“To whom then do you, foolish man, understand that dhamma was taught thus by me? Are not, foolish man, things that are stumbling-blocks called in many a figure stumbling-blocks by me, and in following these is there not a veritable stumbling-block? Sense-pleasures are declared by me to be things affording little satisfaction, of much pain, of much tribulation, wherein is more danger … Sense-pleasures are declared by me to be like a snake’s head, of much pain, of much tribulation, wherein is more danger. And yet you, foolish man, not only misrepresent me because of your own wrong grasp, but you also injure yourself, and give rise to much demerit which for a long time will be for you, foolish man, of woe and pain. It is not, foolish man, for pleasing those who are not (yet) pleased …” And having rebuked him, having given reasoned talk, he addressed the monks saying:

“Well then, monks, let the Order carry out a (formal) act of suspension for not giving up a wrong view[2] against the monk Ariṭṭha who was formerly a vulture-trainer, (and with) no eating with an Order.

Kd.11.32.4 “And thus, monks, should it be carried out: First, the monk Ariṭṭha should be reproved, having reproved him he should be made to remember, having made him remember he should be accused of the offence, having accused him of the offence, the Order should be informed by an experienced competent monk, saying: ‘Honoured sirs, let the Order listen to me. A wrong view has arisen to the monk Ariṭṭha who was formerly a BD.5.38 vulture-trainer, like this: Vin.2.27 In so far as I understand dhamma taught by the Lord … there is no stumbling-block at all. He does not give up this view. If it seems right to the Order, let the Order carry out a (formal) act of suspension for not giving up a wrong view against the monk Ariṭṭha who was formerly a vulture-trainer (and with) no eating with an Order. This is the motion. Honoured sirs, let the Order listen to me. A wrong view has arisen … He does not give up this view. The Order is carrying out a (formal) act of suspension for not giving up a wrong view against the monk Ariṭṭha who was formerly a vulture-trainer (and with) no eating with an Order. If the carrying out of the (formal) act of suspension for not giving up a wrong view against the monk Ariṭṭha who was formerly a vulture-trainer (and with) no eating with an Order is pleasing to the venerable ones, let them be silent; he to whom it is not pleasing should speak. And a second time I speak forth this matter … And a third time I speak forth this matter … It is pleasing to the Order; therefore it is silent. Thus do I understand this’. And, monks, proclaim in residence after residence: ‘A (formal) act of suspension for not giving up a wrong view has been carried out against the monk Ariṭṭha who was formerly a vulture-trainer (and with) no eating with an Order.’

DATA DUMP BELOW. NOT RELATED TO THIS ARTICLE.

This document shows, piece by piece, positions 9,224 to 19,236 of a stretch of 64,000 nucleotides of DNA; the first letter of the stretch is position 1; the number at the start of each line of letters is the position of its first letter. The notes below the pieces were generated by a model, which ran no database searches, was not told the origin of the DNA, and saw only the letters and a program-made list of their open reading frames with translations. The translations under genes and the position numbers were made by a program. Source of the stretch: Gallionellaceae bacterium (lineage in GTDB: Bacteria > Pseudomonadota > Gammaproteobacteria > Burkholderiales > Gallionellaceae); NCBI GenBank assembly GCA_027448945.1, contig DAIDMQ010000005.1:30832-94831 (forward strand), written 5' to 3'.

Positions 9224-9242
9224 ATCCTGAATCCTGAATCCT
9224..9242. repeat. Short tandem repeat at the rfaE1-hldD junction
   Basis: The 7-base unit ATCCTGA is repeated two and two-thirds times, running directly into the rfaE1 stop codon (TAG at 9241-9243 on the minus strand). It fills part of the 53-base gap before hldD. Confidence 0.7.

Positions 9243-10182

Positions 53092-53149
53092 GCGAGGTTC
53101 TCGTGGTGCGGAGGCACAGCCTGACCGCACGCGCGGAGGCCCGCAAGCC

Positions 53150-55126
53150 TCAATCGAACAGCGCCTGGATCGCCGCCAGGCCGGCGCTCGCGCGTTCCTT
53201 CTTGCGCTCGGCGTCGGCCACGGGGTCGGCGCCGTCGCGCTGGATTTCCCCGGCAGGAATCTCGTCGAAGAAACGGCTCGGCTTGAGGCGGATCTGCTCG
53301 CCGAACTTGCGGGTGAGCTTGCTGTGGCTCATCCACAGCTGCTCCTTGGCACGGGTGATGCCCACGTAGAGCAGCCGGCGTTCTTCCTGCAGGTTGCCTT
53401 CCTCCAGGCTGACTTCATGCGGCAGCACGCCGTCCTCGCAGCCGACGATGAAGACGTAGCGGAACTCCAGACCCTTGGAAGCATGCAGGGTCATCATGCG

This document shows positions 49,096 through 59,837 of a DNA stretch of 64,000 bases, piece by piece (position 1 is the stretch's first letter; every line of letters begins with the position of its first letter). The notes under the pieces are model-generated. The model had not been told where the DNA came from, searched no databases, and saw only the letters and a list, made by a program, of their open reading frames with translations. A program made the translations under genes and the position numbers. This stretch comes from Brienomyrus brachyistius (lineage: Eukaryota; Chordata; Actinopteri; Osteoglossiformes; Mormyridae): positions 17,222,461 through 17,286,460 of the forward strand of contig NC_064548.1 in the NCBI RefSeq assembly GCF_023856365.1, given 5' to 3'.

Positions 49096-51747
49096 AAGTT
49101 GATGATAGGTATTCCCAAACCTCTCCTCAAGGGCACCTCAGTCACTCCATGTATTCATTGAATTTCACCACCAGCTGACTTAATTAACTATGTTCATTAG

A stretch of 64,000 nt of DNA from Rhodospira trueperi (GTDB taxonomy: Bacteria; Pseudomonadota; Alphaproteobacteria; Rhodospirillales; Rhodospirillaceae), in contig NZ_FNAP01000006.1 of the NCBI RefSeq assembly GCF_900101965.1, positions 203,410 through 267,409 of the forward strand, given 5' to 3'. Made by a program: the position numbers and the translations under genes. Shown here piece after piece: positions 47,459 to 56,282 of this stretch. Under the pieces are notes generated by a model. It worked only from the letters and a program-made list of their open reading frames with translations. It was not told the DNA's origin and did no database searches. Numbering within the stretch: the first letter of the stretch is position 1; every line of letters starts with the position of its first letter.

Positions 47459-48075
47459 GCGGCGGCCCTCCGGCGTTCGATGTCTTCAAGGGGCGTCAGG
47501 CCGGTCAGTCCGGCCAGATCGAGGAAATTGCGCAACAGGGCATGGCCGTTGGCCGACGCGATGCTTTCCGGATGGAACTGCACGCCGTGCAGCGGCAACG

Twelve on an act not by rule

Kd.11.33.1 “Monks, if a monk is possessed of three qualities … = Kd.11.2Kd.11.5. Instead of did of censure read act of suspension for not giving up a wrong view

Twelve on an act by rule

Not in Horner’s translation.

Six on desiring

Not in Horner’s translation.

Forty-three duties

… if he does not quarrel with monks.”

Told are the Eighteen Observances (connected with) a (Formal) Act of Suspension for Not Giving Up a Wrong View.

Kd.11.34.1 Then the Order carried out a (formal) act of suspension for not giving up his wrong view against the monk Ariṭṭha who was formerly a vulture-trainer, (and with) no eating with an Order. He, when the (formal) act of suspension for not giving up his wrong view had been carried out against him by the Order, left the Order. Those who were modest monks looked down upon, criticised, spread it about, saying: “How can this monk named Ariṭṭha who was formerly a vulture-trainer leave the Order when a (formal) act of suspension for not giving BD.5.39 up a wrong view is earned out against him by the Order?” Then these monks told this matter to the Lord. Then the Lord on this occasion, in this connection, having had the Order of monks convened, questioned the monks, saying: